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an otherguise man than he; you have a much handsomer body than he; and, to your great comfort, it is apparelled too much more finely and fashionably : you live in a far more splendid equipage, and have a larger purse to maintain it; and your name is much more in vogue, and makes a far greater noise in the world. But is this all the difference between your mighty selves and this wretched neighbour of yours? Alas, poor man! a few days more will soon put an end to all this; and when once your rich attires are reduced to the windingsheet, and all your past possessions to six foot of earth, what will become of all these little trifles by which you value yourselves ? where then will be the beauty, the wealth, the port, and garb, which you are now so proud of? Then this lovely body will look as pale and ghastly, this puffed and lofty soul will be left as bare, as poor, and naked, as this poor despised neighbour's: and should you now meet his wandering ghost in the vast world of spirits, what would you have to boast of more than he, now that your beauty is withered, your wealth vanished, and all your outward pomp and splendour shrouded in the horrors of a silent grave? Now you will have nothing to distinguish you from the most contemptible, unless you have wiser and better souls: and by how much the more you were respected for your beauty, wealth, garb, and equipage in this world; by so much you will be the more despised for your pride and insolence, sensuality and covetousness in the other. Let us therefore learn to value ourselves by that which will abide by us, by our immortal souls, and by those heavenly graces which do adorn and accomplish them; by our humility and devotion, our charity and meekness, our temperance and justice; which are such preeminences as will survive our funerals, and distinguish us from base and abject souls for ever. But for an immortal soul to value itself by any of these temporary advantages is in the same degree ridiculous, as it was for the emperor Nero to value himself for being an excellent fiddler.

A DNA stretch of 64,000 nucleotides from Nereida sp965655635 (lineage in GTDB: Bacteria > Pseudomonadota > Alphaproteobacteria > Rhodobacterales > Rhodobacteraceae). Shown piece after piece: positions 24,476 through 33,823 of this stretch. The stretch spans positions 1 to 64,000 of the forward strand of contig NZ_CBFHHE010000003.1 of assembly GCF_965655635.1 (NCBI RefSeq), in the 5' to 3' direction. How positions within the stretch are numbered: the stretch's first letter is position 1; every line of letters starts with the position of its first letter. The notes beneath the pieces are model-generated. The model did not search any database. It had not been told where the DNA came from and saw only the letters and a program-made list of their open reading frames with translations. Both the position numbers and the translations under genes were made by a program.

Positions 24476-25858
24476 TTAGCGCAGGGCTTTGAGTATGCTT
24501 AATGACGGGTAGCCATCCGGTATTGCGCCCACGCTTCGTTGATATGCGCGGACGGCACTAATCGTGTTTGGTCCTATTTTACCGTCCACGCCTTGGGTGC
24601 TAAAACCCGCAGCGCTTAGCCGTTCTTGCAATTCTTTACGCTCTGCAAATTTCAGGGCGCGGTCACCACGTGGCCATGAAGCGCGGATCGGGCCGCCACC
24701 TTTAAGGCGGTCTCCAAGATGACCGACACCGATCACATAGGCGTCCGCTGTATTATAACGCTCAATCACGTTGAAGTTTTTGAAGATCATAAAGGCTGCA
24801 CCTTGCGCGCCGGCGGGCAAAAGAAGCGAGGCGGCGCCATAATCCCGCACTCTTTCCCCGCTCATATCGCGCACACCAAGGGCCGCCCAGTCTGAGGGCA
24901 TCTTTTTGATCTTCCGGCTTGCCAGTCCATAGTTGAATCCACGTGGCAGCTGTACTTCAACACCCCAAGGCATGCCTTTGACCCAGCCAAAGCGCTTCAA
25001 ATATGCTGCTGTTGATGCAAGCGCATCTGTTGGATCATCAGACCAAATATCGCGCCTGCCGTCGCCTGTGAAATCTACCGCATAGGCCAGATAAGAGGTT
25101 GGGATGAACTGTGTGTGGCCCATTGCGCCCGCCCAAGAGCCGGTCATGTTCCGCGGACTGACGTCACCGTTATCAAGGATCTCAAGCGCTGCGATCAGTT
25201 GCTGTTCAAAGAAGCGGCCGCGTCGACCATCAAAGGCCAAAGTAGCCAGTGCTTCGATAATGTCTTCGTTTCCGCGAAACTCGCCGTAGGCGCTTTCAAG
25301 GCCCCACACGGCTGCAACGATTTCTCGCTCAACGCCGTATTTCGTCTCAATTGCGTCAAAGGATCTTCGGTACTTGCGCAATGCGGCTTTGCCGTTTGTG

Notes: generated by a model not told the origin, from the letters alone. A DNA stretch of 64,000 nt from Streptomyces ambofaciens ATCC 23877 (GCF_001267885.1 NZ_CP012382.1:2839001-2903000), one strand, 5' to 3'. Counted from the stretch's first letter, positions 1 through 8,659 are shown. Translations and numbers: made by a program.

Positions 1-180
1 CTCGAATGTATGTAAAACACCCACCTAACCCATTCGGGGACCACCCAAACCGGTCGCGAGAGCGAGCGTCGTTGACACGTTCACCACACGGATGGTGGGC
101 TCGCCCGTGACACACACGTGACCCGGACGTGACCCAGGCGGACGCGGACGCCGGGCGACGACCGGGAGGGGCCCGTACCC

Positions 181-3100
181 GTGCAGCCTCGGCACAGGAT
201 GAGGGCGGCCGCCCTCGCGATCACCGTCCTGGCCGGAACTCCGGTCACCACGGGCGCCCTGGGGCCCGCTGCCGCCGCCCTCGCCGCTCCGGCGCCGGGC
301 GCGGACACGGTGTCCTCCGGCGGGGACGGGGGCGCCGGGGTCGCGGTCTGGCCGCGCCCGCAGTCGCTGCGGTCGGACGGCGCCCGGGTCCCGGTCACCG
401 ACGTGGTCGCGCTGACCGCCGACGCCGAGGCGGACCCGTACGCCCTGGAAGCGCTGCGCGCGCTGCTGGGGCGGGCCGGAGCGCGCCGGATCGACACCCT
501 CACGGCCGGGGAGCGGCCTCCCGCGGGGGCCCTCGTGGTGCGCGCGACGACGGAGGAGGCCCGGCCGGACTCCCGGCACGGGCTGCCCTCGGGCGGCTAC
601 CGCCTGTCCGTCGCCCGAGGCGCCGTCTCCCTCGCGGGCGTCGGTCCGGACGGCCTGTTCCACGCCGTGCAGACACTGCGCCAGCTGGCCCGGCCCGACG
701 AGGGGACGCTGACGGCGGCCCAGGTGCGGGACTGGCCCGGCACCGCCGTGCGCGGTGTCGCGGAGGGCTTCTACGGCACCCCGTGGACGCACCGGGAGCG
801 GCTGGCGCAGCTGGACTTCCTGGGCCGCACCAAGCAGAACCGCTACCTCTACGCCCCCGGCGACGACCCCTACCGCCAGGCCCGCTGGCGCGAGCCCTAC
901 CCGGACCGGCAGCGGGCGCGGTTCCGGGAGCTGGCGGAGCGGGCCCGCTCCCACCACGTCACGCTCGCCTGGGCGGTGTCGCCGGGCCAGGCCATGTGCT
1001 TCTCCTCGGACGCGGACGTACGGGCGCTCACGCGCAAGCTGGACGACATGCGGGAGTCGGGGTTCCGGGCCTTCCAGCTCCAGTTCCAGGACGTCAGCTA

Inference II. 2. From hence I infer what little reason there is for men who have any good hope of a better life to be afraid of death: for if death itself be, upon a just computation, preferable to this life, why should that man be afraid of exchanging this life for death, who hath just ground to hope for eternal life into the bargain ? If death be an advantage, considered only as it is an exit from the troubles of this life, how much more is it so, considered as it is an entry into the glories and beatitudes of the other! And therefore, if you will allow it to be unreasonable for sick men to be afraid of their recovery, for slaves to tremble at the news of a jubilee, for prisoners to be grieved at their gaol-delivery, how much more unreasonable is it for a good man to be afraid of dying, which to him is but a momentary passage from sickness to eternal health, from labour to eternal rest, from confinement to eternal liberty !